An apology from a telemedicine physician


In the emergency room, the stress is palpable. The hairs on your neck rise up as you enter the resuscitation bay where the next unconscious patient has just arrived. You can almost feel death as it circulates through the air, like a vulture in the sky. The air tastes sterile, and you hear the crash cart and ultrasound being rolled over to the patient’s bed.

The patient was fine 20 minutes ago, a healthy middle-aged woman who collapsed at home while preparing dinner with her husband. He now stands in the corner, face flushed and dampened by tears. You avoid making eye contact with him at first, until that empty feeling in your stomach recedes. Meanwhile, you examine the patient as the trauma team is preparing to intubate. Her eyes are disfigured, locked in opposite-facing directions like a broken doll. When you lift her arms, it feels as if all life were drained from them as they rest limp in your hands. After her neck is twisted backward and a rigid tube forced into her airway, she is shuttled off for a CT scan. But you already know what to expect. It’s a horrible stroke. The situation is devastating. You begin to counsel the husband about what you might see in her brain, and what you can do about it. And that there may be a way to save her.

Later that night when I’ve retreated to my home and sat down to dinner, I’m interrupted by the pager. A remote hospital’s emergency room is reaching out for help. An older man is suddenly paralyzed on the right side of his body and he is unable to speak. I walk over to my desk, unfold my notebook computer, and log in. On the other end of the line, in the emergency room, a nurse escorts a 5-foot mobile computer into the patient’s room. My face appears before the nurse on an 8-inch iPad screen. On my end, as I sit down on my living room sofa, I can see the patient’s sister is sitting in the chair next to the gurney. Her head is folded softly into her hands. I cannot hear the muffled sound of her crying. I cannot sense the weight of the air that fills the patient’s room. I select the icon for the “left” arrow and rotate the computer’s camera inch by inch until the patient comes into view. It is horribly slow. My chin rests in my free hand as I let out a short sigh, clicking my way across the patient’s room. I zoom in on him and watch as the nurse is measuring his blood pressure. In the midst of this “emergency,” I can’t help but feel reminded of The Sims. His life-threatening situation has been reduced to a shoddy video game.

I correct my posture and speak into the microphone, like I used to during my Xbox days in high school. There is no response. I toggle the volume icon and adjust the microphone settings. The woman in the chair looks up and the nurse faces me. Or at least my face on the mobile monitor. “Hello. My name is Dr. Siegler. I’m a neurology consultant from Philadelphia. May I get your name?”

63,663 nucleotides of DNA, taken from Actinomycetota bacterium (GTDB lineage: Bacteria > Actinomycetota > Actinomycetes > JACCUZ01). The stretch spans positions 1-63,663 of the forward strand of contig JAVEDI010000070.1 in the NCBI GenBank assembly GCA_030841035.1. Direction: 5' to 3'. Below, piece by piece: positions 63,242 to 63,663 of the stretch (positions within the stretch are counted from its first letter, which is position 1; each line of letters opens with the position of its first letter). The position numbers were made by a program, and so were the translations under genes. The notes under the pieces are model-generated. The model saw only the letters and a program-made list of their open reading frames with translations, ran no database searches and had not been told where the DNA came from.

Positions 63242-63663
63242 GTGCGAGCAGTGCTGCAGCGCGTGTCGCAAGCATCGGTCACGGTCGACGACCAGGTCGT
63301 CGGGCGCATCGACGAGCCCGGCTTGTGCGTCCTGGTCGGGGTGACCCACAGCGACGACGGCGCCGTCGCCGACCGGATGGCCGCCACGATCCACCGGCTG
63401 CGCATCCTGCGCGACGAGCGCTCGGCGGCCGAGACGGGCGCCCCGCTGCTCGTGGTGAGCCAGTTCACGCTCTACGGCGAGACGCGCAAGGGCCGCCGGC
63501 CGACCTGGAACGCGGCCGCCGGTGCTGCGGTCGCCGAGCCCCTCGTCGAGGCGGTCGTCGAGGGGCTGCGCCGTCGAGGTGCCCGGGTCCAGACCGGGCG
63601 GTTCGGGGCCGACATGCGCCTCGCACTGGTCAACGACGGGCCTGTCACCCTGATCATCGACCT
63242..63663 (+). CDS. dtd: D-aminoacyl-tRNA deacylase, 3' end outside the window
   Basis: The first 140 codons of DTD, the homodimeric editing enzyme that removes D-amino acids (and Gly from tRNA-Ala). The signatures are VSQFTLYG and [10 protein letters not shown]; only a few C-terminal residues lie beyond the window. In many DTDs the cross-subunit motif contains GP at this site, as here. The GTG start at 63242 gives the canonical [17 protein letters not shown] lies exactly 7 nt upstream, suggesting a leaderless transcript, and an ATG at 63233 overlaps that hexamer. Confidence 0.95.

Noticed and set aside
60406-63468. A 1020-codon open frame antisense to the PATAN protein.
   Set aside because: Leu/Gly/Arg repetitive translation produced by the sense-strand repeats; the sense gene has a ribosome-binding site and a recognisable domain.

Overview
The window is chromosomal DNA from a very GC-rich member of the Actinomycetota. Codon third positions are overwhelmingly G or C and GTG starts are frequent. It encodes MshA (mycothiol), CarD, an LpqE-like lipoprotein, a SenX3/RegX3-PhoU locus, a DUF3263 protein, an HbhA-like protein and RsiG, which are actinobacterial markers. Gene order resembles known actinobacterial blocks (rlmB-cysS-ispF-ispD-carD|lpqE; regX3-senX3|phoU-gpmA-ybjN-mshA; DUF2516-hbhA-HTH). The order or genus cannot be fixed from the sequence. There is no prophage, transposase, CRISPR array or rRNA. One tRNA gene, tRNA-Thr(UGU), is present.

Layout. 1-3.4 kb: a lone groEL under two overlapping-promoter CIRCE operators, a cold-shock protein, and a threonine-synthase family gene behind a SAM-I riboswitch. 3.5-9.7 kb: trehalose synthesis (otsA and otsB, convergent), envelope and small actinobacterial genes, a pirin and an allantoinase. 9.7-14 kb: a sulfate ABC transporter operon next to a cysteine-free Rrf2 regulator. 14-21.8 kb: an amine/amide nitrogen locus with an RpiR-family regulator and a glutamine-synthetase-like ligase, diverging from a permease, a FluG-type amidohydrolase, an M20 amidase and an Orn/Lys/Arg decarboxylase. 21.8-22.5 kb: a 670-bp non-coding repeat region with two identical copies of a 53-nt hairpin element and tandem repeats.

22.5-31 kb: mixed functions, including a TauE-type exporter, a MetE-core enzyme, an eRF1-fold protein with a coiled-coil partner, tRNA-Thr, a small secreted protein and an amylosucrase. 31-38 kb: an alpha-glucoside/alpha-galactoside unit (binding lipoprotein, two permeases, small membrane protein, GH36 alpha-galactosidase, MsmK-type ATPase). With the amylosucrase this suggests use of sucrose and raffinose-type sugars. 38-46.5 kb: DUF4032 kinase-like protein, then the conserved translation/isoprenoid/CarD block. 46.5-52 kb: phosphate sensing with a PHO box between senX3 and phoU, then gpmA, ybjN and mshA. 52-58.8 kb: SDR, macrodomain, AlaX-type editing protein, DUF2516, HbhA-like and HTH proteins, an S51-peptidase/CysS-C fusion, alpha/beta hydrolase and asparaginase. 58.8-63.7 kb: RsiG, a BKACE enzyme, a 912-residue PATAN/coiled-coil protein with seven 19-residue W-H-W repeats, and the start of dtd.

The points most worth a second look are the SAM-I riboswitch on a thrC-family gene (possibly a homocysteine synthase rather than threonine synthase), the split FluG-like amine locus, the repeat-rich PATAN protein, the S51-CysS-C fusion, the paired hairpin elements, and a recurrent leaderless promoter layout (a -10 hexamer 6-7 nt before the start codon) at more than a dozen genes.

The woman in the chair responds with her name. “Mia.”

“And to the nurse in the room,” I say, “May I get your name?”

“Alex,” she says.

“Nice to meet you,” I reply, perfunctorily. “Mia, can you tell me what happened?” And so my line of questioning begins. I listen carefully to Mia’s story. But I can’t help but notice the smell of my dog’s peanut butter chew toy or the pumpkin spice candle burning at my living room table. My neighbor and his daughter are playing in our shared backyard space, and I hear them laughing.

“Alex, would you be able to help me examine the patient?” I ask. She complies. “Let’s start with how attentive he is …” And so on.

Alex does an excellent job as we navigate through a routine assessment for stroke. Meanwhile, I check off boxes on the computer interface: “vital signs reviewed,” “lethargic”, “non-verbal,” “weakness present,” and “risks and benefits of treatment discussed.” This limited assessment is hardly acceptable by my own standards, but it’s the best we can do for now.

Despite the crudeness of these clinical encounters, I am optimistic that electronic consultations are helpful to patients. And we seem to be making a difference in their lives. But, as telestroke providers, we’re only as useful as the help we receive on the other end. While I’m relaxing comfortably on my living room sofa, ignoring scented candles and puppy sounds, the nurse is at the vanguard. Where I know I’m supposed to be. And no audio recording of patient’s gratitude is going to fix the emptiness I’m left with once I close the consult window.

I recognize the need to have a digital doctor on call, the value of an e-specialist. And there is a lot that telemedicine providers can offer over the phone. Telestroke is here to stay, and it should continue to improve. But rest assured, no iPad will replace a personal encounter.

James E. Siegler is a neurologist and is an editorial board member, resident and fellow section, Neurology.

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